Two new confirmed cases of anthrax are reported in Logan County, Colorado.
The latest discoveries are adjacent to the original anthrax report on Aug.8 in the same county.
No other livestock on the newly affected properties show clinical signs of the disease. Adjacent ranchers have been notified.
"This is not an uncommon occurrence with anthrax because adjacent properties may also contain the anthrax spores in the soil," says State Veterinarian Keith Roehr. "We will expand our efforts onto the adjacent premises to protect the health of these cattle. At this time, all of the neighboring herds have been vaccinated for anthrax and affected herds are being treated."
Anthrax vaccination is important in preventing the disease, he notes, although full protective immunity is not achieved until about a week after a second booster dose is administered.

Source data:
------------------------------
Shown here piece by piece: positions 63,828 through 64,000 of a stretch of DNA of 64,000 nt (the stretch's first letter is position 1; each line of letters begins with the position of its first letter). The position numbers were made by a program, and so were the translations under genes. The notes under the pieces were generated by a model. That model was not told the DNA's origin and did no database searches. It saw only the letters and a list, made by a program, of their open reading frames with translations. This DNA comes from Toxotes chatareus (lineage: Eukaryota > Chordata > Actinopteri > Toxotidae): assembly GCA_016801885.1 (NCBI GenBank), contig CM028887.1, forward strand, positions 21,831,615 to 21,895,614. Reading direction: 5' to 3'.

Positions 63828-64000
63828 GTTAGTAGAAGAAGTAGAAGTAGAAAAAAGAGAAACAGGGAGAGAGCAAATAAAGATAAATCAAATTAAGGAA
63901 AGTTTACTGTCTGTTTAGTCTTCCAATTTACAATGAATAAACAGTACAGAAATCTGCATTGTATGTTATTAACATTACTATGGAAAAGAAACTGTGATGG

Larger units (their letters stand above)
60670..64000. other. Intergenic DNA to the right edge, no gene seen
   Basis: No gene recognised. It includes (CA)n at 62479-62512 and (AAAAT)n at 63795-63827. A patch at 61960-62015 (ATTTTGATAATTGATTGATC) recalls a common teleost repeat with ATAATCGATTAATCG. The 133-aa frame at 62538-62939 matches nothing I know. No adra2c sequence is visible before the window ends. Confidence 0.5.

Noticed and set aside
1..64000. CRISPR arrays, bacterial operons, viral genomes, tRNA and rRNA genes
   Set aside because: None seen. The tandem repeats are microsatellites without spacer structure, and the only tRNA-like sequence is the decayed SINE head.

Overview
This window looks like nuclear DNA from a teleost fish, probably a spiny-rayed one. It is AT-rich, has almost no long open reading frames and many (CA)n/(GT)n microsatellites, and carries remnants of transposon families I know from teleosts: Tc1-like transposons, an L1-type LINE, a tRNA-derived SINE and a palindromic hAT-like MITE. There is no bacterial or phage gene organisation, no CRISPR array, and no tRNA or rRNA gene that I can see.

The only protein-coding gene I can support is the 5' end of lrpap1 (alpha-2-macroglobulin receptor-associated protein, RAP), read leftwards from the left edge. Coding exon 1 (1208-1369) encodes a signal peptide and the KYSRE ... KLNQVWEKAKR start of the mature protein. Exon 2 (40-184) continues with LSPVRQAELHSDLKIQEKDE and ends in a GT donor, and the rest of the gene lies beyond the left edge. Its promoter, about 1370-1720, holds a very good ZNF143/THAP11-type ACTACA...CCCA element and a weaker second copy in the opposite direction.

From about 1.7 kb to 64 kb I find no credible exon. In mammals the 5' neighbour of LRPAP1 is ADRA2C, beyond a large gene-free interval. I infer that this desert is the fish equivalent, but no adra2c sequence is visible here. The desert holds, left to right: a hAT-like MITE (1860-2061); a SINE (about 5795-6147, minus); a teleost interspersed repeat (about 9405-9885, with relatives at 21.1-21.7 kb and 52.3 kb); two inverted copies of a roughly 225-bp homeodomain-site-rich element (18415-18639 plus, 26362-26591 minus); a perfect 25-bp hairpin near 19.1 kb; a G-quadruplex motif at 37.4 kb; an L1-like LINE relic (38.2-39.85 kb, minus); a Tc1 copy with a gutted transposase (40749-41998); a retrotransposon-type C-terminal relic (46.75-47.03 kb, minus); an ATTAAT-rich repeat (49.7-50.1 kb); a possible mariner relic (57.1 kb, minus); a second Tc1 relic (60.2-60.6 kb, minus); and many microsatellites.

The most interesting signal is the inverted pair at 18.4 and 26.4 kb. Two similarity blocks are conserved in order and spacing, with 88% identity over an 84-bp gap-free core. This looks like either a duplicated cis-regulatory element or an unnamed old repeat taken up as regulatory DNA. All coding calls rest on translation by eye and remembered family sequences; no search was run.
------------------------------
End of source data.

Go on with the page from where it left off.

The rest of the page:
While the Colorado Department of Agriculture continues to monitor and remediate the situation with the livestock owners, the Northeast Colorado Health Department is performing its own public health investigation, ensuring that anyone at risk for a possible exposure receives treatment.
USDA veterinarians on the ground in the outbreak area, as well as local Logan County Extension Service representatives, declined to comment on the anthrax outbreak, deferring to Roehr as the key communications source.
However, on Aug. 13 Colorado State University provided an anthrax contact listing for the news media covering a variety of resources for information, an action that appears to respond to the high interest in the outbreak by the public and the press.
The health department has been working with the Solid Waste Management Program and Colorado Department of Public Health and Environment, as well as the CDA, to ensure proper disposal of dead animals.
All of the initially infected carcasses have been incinerated, since fire kills anthrax spores and is considered to be the best means of disposal.